About Giant African Millipede
The giant African millipede has 300 to 400 legs. This millipede has weak jaws and cannot deliver a good bite. As a defense, it coils into a ball and secretes a foul fluid from its pores. Instead of breathing with lungs like mammals, millipedes breathe through tiny pore-like holes located down the length of their body, called spiracles. Because of this special breathing adaptation, if a millipede gets too wet, it could potentially drown.
The giant African millipede lives in the rainforests of subtropical western Africa. Giant African millipedes love warm, dark places on the rainforest floor. The most common hiding places for this creature are burrows where they can curl up and hide, preferably near rotting wood.
They are detritivores, meaning they feed on dead and decaying organic (plant) matter within their habitat.
Communication is important! Giant African millipedes have poor eyesight, so their sense of touch seems to play an important role. They can feel with their antennae and their legs, and can sometimes communicate by scent as well. When the time comes to reproduce, a male giant African millipede will wind around a female millipede. A few weeks later, the female will lay hundreds of eggs in a hole in the ground. Once a millipede hatches, it is on its own. There is no parental involvement, and it’s up to the newborn millipede to find food and shelter.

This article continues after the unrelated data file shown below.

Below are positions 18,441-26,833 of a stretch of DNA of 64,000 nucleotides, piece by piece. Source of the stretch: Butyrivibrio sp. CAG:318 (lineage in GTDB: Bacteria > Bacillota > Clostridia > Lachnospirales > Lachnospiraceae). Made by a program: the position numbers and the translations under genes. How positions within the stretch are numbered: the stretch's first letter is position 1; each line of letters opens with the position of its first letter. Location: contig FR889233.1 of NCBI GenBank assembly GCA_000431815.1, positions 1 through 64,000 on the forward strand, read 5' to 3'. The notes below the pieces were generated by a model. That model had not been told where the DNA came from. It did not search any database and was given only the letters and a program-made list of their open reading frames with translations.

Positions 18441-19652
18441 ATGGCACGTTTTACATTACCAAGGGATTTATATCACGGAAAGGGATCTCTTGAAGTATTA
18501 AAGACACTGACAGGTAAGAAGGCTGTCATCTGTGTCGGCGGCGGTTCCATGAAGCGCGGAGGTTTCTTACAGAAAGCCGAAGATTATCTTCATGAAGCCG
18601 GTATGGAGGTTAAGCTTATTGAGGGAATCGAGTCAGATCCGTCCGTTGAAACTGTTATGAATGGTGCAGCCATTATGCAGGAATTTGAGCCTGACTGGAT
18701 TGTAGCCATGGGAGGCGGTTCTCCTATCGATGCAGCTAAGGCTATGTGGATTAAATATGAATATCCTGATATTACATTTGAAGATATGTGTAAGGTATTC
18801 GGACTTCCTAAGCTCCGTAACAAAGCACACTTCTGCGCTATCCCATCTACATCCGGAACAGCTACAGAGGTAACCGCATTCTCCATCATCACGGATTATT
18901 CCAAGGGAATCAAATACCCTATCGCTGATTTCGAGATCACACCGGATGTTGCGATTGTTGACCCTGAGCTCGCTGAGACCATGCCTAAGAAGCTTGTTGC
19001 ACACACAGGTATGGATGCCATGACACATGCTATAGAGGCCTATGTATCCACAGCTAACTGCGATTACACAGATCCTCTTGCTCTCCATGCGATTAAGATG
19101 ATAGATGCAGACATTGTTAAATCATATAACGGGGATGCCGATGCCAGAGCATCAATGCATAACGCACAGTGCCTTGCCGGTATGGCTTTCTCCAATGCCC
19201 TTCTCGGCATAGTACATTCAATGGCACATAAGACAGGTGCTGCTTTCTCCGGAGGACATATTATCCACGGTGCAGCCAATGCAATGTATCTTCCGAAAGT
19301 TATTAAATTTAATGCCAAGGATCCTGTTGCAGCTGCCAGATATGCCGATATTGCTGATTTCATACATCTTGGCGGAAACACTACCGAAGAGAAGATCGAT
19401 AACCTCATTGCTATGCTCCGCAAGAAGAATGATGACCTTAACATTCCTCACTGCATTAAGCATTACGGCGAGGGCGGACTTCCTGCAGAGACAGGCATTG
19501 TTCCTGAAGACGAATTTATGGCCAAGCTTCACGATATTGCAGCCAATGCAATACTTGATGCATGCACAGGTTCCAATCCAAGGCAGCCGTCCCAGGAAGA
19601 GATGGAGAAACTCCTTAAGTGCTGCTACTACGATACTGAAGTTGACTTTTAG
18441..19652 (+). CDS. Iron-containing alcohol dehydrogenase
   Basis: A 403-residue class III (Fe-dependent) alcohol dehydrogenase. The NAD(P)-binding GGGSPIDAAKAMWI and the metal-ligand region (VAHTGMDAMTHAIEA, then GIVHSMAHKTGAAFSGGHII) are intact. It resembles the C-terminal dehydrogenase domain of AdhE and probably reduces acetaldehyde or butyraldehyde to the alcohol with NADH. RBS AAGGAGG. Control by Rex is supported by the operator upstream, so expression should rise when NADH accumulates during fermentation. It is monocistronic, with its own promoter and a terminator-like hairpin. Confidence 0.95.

Conservation StatusThe conservation status of the Giant African Millipede is classified as least concern.
- Not much is known about the giant African millipede and its conservation. Millipedes play a positive role in home gardens and residences, as they do not bite, sting, or eat food, fabric, or wood.
- Like many other insects, the millipede can be killed on site by humans, as there is a tendency to kill smaller insects that crawl.
Facts about Giant African Millipede
Order:Spirostreptida (long, cylindrical millipedes)
Species:Archispirostreptus gigas (giant African millipede)
Life Span:5 – 7 years
Size:4 – 12 inches (10 – 30 cm)
- Giant African millipedes can smell and taste with all parts of their body!
- Based on fossil records, scientists discovered that millipedes were one of the first animals to colonize land.
- Millipedes are decomposers, so their waste becomes new soil for the rainforest.